Ellensburg man will serve jail-time for historic contractor fraud case


ELLENSBURG, Wash. — Over the course of three years, a Kittitas County man posing as a licensed contractor defrauded at least nine homeowners for millions of dollars. He’ll now spend nearly five years in prison and pay back $950,000 between fines and returns to the people who he victimized.

According to the Washington Dept. of Labor & Industries, Ellensburg resident John Robert Mulinski, 61, will spend 57 months behind bars for three counts of first-degree theft after pleading guilty to the charges in September.

Kittitas County Superior Court Judge Candace Hooper said it was “close to being one of the worst types of theft this court has seen” and proclaimed that “society needs to be protected from people who run scams such as this.”

PREVIOUS: Kittitas Co. construction company owner arrested for multiple frauds, thefts

Investigations found that Mulinski operated as a contractor across Kittitas and Yakima counties from Spring 2017 to Spring 2020. He took on projects that he wasn’t registered to accept, failed to complete them, fraudulently used other contractors’ ID numbers in the process, and racked up sums of consumer loss in the millions.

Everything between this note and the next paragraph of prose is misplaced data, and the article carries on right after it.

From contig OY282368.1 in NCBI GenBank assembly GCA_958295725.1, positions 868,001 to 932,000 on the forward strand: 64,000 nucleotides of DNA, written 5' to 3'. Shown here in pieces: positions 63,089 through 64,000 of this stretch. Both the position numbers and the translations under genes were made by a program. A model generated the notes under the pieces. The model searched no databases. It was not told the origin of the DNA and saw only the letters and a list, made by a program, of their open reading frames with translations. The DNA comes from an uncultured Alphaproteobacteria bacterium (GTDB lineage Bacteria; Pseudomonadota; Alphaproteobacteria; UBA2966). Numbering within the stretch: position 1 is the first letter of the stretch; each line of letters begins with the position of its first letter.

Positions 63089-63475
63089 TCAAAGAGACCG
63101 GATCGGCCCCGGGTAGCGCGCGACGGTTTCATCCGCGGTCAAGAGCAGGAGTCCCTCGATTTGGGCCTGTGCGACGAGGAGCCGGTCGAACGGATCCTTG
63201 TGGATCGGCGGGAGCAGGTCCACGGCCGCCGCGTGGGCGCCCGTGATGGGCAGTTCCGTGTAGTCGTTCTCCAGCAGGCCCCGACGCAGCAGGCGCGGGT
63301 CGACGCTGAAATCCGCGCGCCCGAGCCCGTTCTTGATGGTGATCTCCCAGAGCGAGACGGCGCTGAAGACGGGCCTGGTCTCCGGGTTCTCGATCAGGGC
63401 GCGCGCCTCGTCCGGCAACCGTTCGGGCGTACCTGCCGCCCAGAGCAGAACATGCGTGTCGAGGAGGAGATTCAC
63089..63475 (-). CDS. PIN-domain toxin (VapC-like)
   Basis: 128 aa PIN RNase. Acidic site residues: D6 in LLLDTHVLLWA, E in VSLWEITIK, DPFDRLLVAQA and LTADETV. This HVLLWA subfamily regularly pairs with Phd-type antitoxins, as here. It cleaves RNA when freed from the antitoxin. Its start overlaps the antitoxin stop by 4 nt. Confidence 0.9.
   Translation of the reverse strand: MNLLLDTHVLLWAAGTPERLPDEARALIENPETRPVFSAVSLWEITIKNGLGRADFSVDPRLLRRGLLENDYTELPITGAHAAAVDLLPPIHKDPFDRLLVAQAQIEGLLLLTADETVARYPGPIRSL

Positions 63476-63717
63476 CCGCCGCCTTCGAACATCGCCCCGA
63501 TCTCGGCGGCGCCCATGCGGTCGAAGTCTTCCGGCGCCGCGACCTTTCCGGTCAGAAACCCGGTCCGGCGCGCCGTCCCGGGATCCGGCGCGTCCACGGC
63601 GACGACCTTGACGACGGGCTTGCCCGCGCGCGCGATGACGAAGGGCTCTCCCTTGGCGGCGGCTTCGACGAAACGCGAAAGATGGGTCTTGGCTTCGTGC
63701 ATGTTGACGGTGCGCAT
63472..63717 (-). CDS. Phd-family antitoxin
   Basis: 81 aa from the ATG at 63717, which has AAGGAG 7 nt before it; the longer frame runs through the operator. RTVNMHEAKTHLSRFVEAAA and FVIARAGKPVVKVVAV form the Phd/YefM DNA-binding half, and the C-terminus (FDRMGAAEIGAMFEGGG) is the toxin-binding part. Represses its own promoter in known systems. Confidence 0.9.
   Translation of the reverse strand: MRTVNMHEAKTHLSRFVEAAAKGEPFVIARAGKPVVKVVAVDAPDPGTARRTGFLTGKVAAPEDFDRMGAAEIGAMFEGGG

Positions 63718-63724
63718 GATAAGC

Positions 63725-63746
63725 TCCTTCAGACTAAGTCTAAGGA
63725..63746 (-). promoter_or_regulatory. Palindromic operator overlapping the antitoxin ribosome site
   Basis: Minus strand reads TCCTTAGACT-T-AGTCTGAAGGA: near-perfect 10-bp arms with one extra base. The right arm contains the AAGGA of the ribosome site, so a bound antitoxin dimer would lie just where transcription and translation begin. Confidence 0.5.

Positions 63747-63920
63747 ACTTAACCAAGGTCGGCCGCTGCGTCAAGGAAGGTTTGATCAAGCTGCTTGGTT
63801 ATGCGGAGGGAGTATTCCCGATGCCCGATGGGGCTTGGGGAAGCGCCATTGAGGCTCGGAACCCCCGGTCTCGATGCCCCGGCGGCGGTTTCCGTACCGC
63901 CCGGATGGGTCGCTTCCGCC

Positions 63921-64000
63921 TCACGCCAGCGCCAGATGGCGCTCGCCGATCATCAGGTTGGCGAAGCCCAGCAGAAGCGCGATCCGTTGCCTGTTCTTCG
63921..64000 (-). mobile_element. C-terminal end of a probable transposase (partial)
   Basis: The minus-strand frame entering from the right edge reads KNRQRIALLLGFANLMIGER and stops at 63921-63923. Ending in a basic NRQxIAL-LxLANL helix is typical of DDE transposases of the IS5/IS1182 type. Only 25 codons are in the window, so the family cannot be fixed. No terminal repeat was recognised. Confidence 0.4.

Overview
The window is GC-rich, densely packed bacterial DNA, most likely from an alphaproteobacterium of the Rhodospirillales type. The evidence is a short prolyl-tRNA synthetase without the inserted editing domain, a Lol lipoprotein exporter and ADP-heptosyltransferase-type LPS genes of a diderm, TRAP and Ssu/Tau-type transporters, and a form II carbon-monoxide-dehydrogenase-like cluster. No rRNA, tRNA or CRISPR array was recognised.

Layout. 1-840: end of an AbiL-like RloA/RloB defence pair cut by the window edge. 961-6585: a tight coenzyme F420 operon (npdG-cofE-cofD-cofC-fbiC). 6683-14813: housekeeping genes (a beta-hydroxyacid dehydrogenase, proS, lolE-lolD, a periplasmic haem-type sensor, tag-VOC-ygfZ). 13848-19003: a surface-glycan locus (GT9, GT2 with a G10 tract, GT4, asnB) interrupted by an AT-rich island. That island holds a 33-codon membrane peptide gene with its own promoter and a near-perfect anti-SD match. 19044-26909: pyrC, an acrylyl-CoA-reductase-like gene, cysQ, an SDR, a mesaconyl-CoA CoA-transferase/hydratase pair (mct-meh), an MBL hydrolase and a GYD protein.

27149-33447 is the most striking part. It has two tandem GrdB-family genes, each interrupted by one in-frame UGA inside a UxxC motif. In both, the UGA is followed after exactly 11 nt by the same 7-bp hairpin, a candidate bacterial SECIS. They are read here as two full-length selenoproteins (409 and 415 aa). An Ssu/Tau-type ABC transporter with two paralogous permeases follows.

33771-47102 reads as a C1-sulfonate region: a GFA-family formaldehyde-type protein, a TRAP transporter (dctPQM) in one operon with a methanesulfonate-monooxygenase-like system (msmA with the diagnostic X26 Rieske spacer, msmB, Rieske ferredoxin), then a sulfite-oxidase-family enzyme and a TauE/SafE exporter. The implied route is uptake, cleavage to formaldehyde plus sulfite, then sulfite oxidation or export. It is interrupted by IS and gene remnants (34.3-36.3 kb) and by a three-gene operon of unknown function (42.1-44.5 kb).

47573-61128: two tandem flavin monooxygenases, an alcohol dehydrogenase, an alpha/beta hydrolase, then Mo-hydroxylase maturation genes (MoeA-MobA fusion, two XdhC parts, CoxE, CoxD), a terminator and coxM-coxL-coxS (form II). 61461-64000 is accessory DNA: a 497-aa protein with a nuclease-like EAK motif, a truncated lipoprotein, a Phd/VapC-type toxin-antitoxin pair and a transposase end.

Steve Reinmuth, L&I’s assistant director of Field Services and Public Safety, was shocked by the findings of this investigation.

“This is hands-down the biggest contractor fraud case we have ever seen,” Reinmuth said in bewilderment.

Many of the homeowners who Mulinski targeted were elderly folk who were billed far more than their projects required and never got the insurance protection that he promised them.

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The Ellensburg-based man defrauded a 94-year-old Cle Elum woman for $155,000 on work that he never completed restoring her home from storm and water damage. When it became clear that he was a scammer, she had to pay an additional $167,000 to another contractor in order to complete the restoration and go over Mulinski’s work.

His workers are owed nearly $40,000 in unpaid wages and he owes more than $182,000 in fines for bypassing L&I regulations in his work. The following video clip shows a process server visiting Mulinski to deliver court documents on the behalf of the victims of his crimes.

In total, 125 civil infractions were cited against him, and this wasn’t his first time operating in such a manner. In 2011, he was sentenced to five years in prison for similar fraud charges related to an illegitimate roofing business.


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